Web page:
Star Wars Jedi: Survivor is caught between two worlds. On one hand, it tells an intimate, well-crafted story of low yet meaningful stakes that pulls you into Cal's reality and provides an antidote for the much bigger, much more reckless and aimless Star Wars stories Disney has been leaning on. On the other, it tries to rebel against this by offering up an open world to lose yourself in. For some, it will be a perfect compromise, but this identity crisis, several performance issues, and far too many niggling annoyances leave the game short of greatness, and not even the extended grasp of the Force can pull it closer.
Narratively, the game is superb. It's easy to get lost in the nonsense of Star Wars' magical powers and silly lexicon, but Survivor strikes right at the heart of why we're still telling Star Wars stories almost 50 years on. Underneath everything, it's about outcasts trying to do good in the face of forces greater than themselves, and finding a place for yourself, even if you have to make it in the people you meet. The cast was one of Fallen Order's assets, and adding one-armed Jedi Dagan Gera (played by American Horror Stories' devilish Cody Fern) solidifies that here. Unfortunately, the game’s structure feels messy and rushed.
Updated May 2, 2023: Post-release, we've updated our review of Star Wars Jedi: Survivor to include a video discussion between features editor Eric Switzer and editor-in-chief Stacey Henley. They discuss the finer points of creating a game within the Star Wars universe, and Survivor's shortcomings when it comes to its attempts to capture that magic.
After the prologue, you find yourself on Koboh, a vast planet teeming with side quests, combat scenarios, traversal opportunities, and hidden areas. You can explore as much as you want, but likely will do the main plot beats before jetting off to Jedah - I was keen to unlock some more abilities before exploring and wanted to meet up with some old buddies. Okay, I just wanted to see Merrin. Sue me.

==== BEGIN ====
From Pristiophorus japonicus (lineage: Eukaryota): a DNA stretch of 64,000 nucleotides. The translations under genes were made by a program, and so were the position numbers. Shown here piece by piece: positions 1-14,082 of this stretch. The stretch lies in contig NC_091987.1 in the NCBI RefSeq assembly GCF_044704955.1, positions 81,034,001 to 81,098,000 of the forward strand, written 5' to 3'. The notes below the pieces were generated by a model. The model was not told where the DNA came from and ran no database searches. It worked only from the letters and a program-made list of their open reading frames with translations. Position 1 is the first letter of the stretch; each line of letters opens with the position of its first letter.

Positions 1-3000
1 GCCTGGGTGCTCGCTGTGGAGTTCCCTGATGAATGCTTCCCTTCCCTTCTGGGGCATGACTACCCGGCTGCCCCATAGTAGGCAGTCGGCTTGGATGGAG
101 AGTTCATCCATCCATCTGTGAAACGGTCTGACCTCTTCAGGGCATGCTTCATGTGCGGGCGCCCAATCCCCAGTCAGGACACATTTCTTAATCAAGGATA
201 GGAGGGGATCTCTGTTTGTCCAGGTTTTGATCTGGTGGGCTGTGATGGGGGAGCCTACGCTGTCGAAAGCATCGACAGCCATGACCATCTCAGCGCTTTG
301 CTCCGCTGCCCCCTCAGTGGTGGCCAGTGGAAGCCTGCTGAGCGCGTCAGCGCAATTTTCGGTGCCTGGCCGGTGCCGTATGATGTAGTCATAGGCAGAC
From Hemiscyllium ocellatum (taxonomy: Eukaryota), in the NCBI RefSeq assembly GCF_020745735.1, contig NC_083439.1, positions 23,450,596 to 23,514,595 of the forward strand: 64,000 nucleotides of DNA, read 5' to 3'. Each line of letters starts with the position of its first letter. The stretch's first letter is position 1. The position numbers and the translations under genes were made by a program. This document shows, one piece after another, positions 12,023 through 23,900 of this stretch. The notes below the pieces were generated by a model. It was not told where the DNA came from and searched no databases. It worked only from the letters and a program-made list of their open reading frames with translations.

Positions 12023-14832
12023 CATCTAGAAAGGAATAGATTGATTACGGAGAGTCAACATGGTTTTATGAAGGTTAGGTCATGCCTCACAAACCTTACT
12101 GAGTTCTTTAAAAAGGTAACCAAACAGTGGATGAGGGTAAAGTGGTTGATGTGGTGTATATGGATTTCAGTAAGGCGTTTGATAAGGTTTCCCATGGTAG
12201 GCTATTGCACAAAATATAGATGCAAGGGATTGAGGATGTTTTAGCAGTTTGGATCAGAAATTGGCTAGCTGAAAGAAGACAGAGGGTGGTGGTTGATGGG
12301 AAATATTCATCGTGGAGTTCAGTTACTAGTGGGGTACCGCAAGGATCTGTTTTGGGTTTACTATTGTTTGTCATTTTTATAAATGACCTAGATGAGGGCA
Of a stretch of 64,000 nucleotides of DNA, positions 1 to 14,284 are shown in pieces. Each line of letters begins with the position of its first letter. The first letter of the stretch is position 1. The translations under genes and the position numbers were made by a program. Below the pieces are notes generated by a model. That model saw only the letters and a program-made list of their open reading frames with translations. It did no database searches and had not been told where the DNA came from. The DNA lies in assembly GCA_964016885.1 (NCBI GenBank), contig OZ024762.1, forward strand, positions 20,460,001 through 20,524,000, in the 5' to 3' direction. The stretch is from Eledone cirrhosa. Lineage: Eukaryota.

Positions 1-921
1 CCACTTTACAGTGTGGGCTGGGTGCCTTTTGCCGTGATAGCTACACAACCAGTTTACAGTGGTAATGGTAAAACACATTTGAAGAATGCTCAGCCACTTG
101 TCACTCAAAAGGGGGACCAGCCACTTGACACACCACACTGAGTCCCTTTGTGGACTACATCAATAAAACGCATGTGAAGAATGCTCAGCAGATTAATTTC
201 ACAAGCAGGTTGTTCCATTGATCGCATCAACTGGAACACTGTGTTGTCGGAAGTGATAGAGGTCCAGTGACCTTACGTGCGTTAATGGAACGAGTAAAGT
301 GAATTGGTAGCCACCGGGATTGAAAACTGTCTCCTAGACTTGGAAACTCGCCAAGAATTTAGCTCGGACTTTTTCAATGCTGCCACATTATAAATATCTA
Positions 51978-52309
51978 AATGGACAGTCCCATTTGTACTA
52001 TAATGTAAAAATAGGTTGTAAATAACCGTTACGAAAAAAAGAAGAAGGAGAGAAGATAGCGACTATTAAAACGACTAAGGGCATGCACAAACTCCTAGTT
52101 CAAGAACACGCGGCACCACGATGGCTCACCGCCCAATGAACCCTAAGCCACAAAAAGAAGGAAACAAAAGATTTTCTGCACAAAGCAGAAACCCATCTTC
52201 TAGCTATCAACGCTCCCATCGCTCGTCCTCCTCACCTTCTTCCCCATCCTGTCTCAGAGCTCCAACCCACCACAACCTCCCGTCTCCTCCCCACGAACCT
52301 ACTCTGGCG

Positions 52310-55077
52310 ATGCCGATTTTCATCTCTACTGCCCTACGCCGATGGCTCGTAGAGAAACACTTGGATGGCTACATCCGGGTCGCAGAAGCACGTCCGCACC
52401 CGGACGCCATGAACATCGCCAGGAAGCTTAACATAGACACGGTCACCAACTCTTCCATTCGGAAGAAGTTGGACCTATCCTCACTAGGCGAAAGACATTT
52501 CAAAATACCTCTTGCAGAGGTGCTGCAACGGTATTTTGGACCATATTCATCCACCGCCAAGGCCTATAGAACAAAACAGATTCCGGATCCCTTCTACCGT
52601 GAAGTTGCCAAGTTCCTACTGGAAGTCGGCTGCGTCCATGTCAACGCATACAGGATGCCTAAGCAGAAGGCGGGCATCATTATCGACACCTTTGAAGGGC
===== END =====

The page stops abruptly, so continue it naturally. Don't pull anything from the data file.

You land on Jedah, meet Merrin, do the main plot beats and then jet off for... Koboh. Again. After that it's back to Jedah. Then Koboh. Then Jedah. Then Koboh's Moon! That's kinda different! Then Koboh again. After a while, it not only gets dull to play, but a little ridiculous as a story. To its credit, you are constantly unlocking new pieces of Koboh narratively, but the same side quests are there demanding your attention, the same hubs, the same routes to these new places. Koboh is full of life, but the more you go back and the less things change without your direct impact, the more artificial it all feels. It has all the tools to be a fully immersive world, but uses the same one so often it splinters in your hands. It doesn’t help that the map is rancid either, caught between 2D and 3D, with navigation assist often telling you where you just where rather than where you need to go.
Star Wars Jedi: Survivor's greatest sin is that it is inescapably a video game, held together with the sort of video game logic that just does not work when it presents us with a wide open world. Cal can run along walls, except when he can't, he can defy gravity, except when he can't, he can move things with his mind, except when he can't. At times progress through this world is blocked by a need to progress in the story, but at others, the game demands you solve things in a certain way, and punishes you for thinking outside the box. If a jump expects a double jump and dash, it will sometimes see Cal bounce off the wall if he reaches it with a single jump and dash.